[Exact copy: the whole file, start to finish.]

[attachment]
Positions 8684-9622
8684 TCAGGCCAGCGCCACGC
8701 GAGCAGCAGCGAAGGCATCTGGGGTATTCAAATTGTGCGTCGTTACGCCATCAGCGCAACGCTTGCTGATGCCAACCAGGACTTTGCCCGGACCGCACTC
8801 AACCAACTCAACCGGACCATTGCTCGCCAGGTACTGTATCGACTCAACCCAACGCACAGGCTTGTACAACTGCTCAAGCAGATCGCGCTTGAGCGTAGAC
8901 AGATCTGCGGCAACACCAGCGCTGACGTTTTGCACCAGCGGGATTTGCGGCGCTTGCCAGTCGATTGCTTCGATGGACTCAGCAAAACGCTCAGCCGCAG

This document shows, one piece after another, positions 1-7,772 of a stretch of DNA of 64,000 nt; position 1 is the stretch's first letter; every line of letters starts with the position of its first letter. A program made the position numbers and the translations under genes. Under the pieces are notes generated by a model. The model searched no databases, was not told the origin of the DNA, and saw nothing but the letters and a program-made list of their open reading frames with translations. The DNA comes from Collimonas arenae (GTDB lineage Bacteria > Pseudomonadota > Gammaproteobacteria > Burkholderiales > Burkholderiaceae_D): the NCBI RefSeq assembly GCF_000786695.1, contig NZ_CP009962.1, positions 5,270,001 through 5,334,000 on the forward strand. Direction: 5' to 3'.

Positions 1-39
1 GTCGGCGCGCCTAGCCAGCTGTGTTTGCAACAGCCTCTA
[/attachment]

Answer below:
Positions 8684-9622
8684 TCAGGCCAGCGCCACGC
8701 GAGCAGCAGCGAAGGCATCTGGGGTATTCAAATTGTGCGTCGTTACGCCATCAGCGCAACGCTTGCTGATGCCAACCAGGACTTTGCCCGGACCGCACTC
8801 AACCAACTCAACCGGACCATTGCTCGCCAGGTACTGTATCGACTCAACCCAACGCACAGGCTTGTACAACTGCTCAAGCAGATCGCGCTTGAGCGTAGAC
8901 AGATCTGCGGCAACACCAGCGCTGACGTTTTGCACCAGCGGGATTTGCGGCGCTTGCCAGTCGATTGCTTCGATGGACTCAGCAAAACGCTCAGCCGCAG

This document shows, one piece after another, positions 1-7,772 of a stretch of DNA of 64,000 nt; position 1 is the stretch's first letter; every line of letters starts with the position of its first letter. A program made the position numbers and the translations under genes. Under the pieces are notes generated by a model. The model searched no databases, was not told the origin of the DNA, and saw nothing but the letters and a program-made list of their open reading frames with translations. The DNA comes from Collimonas arenae (GTDB lineage Bacteria > Pseudomonadota > Gammaproteobacteria > Burkholderiales > Burkholderiaceae_D): the NCBI RefSeq assembly GCF_000786695.1, contig NZ_CP009962.1, positions 5,270,001 through 5,334,000 on the forward strand. Direction: 5' to 3'.

Positions 1-39
1 GTCGGCGCGCCTAGCCAGCTGTGTTTGCAACAGCCTCTA